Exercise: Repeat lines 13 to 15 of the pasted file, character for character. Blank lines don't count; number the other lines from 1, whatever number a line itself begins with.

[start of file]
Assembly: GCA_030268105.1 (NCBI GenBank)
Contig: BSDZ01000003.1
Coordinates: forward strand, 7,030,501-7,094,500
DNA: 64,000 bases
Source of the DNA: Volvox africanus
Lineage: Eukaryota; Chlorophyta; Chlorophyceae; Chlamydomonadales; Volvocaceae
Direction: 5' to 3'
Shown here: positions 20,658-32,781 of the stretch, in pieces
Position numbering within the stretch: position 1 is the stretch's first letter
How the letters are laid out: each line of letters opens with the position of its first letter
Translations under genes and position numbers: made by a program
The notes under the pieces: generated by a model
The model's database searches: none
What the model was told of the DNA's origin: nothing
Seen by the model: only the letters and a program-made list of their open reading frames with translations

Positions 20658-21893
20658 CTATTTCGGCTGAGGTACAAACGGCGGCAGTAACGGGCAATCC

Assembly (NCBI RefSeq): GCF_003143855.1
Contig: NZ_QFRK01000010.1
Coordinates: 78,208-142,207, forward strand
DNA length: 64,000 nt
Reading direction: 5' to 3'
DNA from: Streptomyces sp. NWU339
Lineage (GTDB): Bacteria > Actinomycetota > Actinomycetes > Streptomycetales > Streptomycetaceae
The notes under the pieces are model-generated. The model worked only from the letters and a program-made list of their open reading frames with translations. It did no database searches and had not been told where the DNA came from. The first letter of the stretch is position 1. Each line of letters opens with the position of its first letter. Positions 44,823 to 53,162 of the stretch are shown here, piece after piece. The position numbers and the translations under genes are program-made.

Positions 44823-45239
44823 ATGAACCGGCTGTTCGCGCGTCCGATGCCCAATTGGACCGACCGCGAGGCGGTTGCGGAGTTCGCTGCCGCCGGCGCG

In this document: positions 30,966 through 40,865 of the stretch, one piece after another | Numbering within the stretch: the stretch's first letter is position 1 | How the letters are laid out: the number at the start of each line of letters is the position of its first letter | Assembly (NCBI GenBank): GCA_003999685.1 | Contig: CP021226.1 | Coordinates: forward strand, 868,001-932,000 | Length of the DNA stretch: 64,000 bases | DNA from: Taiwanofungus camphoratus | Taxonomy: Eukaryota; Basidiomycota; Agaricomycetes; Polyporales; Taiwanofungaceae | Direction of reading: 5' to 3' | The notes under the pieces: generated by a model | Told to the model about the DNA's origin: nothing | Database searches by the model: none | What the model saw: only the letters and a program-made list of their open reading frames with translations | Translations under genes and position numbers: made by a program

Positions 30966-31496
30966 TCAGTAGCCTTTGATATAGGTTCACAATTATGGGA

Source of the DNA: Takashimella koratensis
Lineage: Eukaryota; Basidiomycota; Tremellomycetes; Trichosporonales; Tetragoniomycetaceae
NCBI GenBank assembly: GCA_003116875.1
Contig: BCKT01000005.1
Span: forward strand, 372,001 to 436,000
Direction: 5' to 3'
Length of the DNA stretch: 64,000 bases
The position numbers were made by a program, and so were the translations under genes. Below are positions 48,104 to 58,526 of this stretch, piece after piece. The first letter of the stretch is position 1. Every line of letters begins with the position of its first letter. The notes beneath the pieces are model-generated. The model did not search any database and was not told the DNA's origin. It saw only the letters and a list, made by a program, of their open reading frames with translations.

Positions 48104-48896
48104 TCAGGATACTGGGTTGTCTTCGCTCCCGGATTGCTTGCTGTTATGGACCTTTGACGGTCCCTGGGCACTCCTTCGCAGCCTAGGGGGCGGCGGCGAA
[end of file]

The model's database searches: none
What the model was told of the DNA's origin: nothing
Seen by the model: only the letters and a program-made list of their open reading frames with translations